Six FHS students designed three projects to address this year’s theme, “Taking A Stand in History”. Kamie Lee, Adrianna Jones, James Carney, and Jonathan Morris located a WWII Veteran, James C. Baynham, a pilot who flew the B-24 Liberator for the Army Air Corp. Baynham flew bomber missions out of England bombing Germany. In 1944, Baynham’s plane was shot down over Germany and he became a prisoner of war until the war ended.
The students asked Mr. Baynham questions, through a series of emails, about technological innovations for the war effort. They said that Mr. Baynham supplied valuable information that gave an in-depth look from his personal experiences. The students created an exhibit of WWII pictures on rotating cubes gathered from Baynham and other resources. One question the students sent Mr. Baynham was, “How did Radar function and what did it look like? Mr. Baynham responded, “We had radio waves or something like them. In England, three towers sent out radio signals. Our lead ships had special receivers that showed these signals on a screen. The meeting point of these signals gave us a location to find where we were at that moment. By 1946, Radar was developed and airports had a small shack with a man inside that would talk you down when you reached the end of the runway. That was a long way from the sophisticated radar applications we enjoy now."
Another question from the students began, “If we had different technology back then, could things have turned out differently?” Baynham answered, “There were many searches going on for magic bullets that would win the war. Of course, the primary one was the atom bomb. We developed it first, and because President Truman decided to use it, the war against Japan ended. Germany was also trying to develop it. Had they been successful, in all likelihood we would have lost the war.” He added, “Smart new heroes, possibly even from among your own schoolmates, will change the world in new discoveries in health, wealth or warfare. That is one great thing about all of us who are lucky enough to have teachers that challenge our minds, we are dared to get excited about learning. Who knows where the next question’s answer might take us! Good luck and my best to all of you at Ford.”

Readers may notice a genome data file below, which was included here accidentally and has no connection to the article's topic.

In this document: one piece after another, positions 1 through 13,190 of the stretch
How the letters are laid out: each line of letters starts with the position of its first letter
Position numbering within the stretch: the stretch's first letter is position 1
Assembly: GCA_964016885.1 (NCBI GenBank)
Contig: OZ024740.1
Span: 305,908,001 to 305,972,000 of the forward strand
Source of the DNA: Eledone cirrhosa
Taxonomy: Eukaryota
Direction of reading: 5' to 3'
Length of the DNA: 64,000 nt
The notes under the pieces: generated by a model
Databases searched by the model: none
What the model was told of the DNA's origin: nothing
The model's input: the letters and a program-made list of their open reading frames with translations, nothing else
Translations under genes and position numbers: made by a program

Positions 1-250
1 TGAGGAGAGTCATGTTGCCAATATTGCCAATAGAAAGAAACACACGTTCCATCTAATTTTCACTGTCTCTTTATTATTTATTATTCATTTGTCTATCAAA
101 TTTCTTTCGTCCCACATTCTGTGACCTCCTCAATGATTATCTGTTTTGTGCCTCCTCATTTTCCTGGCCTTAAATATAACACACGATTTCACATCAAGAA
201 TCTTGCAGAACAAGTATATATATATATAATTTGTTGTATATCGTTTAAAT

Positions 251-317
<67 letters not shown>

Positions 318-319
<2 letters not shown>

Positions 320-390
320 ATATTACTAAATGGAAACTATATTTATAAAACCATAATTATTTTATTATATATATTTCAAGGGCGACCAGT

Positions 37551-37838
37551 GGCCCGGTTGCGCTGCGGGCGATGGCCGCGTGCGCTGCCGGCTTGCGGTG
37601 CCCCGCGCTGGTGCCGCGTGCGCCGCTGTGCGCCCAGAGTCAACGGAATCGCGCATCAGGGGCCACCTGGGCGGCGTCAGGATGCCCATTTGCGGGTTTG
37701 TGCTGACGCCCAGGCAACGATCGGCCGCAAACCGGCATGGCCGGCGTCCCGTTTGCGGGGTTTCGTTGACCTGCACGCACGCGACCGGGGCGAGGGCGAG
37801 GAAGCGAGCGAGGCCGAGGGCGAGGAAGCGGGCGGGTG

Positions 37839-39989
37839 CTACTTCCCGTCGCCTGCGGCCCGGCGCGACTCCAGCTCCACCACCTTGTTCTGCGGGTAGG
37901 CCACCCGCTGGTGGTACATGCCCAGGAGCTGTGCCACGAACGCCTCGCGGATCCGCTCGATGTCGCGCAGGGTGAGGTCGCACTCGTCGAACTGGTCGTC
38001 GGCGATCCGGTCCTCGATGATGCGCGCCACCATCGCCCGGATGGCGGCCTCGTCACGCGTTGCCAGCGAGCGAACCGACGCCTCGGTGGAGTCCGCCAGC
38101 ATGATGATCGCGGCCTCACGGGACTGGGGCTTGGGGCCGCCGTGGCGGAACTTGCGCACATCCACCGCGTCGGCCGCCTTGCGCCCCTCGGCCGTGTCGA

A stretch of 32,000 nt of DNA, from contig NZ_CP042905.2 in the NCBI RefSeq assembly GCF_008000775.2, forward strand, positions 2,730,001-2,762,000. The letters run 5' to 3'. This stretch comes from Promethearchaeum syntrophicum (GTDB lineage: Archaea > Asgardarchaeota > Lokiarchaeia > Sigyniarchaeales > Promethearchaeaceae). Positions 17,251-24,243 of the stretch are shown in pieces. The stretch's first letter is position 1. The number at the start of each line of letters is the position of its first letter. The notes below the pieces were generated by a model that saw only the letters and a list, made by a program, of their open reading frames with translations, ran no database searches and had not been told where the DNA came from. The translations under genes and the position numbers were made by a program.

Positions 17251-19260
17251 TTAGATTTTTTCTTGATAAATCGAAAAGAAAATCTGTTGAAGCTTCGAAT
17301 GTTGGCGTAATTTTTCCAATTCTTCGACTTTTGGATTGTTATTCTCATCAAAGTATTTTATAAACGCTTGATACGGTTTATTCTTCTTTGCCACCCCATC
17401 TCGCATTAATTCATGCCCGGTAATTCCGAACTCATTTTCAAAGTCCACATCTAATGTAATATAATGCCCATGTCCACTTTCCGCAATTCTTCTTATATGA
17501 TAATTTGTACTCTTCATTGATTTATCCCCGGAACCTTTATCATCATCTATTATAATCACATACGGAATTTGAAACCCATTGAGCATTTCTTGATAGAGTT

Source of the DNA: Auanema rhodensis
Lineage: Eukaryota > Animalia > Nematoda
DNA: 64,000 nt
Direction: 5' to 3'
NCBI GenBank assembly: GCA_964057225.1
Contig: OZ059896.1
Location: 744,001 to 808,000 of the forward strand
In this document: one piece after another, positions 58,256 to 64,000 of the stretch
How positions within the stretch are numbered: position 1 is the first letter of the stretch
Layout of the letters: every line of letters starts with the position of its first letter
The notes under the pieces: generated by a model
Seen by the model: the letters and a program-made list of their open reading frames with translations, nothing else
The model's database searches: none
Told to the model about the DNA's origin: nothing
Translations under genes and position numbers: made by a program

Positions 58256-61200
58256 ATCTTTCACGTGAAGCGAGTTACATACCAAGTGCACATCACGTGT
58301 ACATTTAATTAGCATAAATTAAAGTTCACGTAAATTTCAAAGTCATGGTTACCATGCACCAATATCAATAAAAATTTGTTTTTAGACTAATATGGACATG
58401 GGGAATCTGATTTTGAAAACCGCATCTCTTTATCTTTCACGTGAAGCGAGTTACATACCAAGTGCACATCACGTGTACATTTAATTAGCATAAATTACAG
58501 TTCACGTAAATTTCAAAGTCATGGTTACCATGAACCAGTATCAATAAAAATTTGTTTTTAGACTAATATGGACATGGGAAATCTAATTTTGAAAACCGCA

Emily Bermudez-Ruiz’s project was an essay about Malcom X, who was an iconic figure who stood up for the injustice of African Americans. Emily’s passion for social justice is present within her well researched, contestant worthy essay.
Laighla Gassner created an exhibit of the National Women’s Conference of 1977. “I chose this topic because women’s rights are prevalent in today’s society and this conference changed the lives of many women. This conference was important because it was the first and only women’s rights conference sponsored by the federal government. There were also many advocates and supporters of women’s rights.” She described this project as illuminating and fun!
Letters to Mr. Baynham from the students:
Dear Mr. Baynham,
You helped us a great deal with this project. I enjoyed reading your emails and learning about WWII from a different point of view. You being in the war and giving us info on the B-24 gave us an edge on getting to state. The judges were very intrigued by us interviewing someone who was in the war. Thank you so much for helping us. ~ Jonathan Morris
Dear Mr. Baynham,
Thank you so much for helping with our project. I am so happy you allowed us to interview you over email. You were a big help and did clear some things up while we were working on our project. You really helped us to learn more about the B-24s and B-29's. It also gave us an idea to put it on a side as new technology. Having a primary source was a big help because that is someone that was actually there and witnessed the war. ~ Kamie Lee
Mr. James Baynham,
You have an interesting life that I would be honored to hear more about. You contributed to my group exhibit for the national history day event by telling us about your experiences, ranks, and the hard work and dedication the military took at that point. You helped us to visualize the reality of the time period, how much those had forgotten and those lives lost had been unrecognized as well. You opened my eyes to the fact of how close we were to losing the power we had. As well as the things that could be different or changed due to our loss of power. I, in fact, enjoyed reading about your life, things that I had thought they were, were slightly different but played an important part in our success as a country. With this competition, I have learned many things altogether. It was an honor to get as far as state, we could never have accomplished this much without the help of Mr. Baynham. ~ Adrianna Jones
Dear Mr. Baynham,
I appreciate your service in the big war. I thank you for helping us by providing information about your life and what was around then. I thank you for the communication you had with us. You helped us with almost everything we had, and we even made a cool little biography about it.
Have a good life! ~ James Carney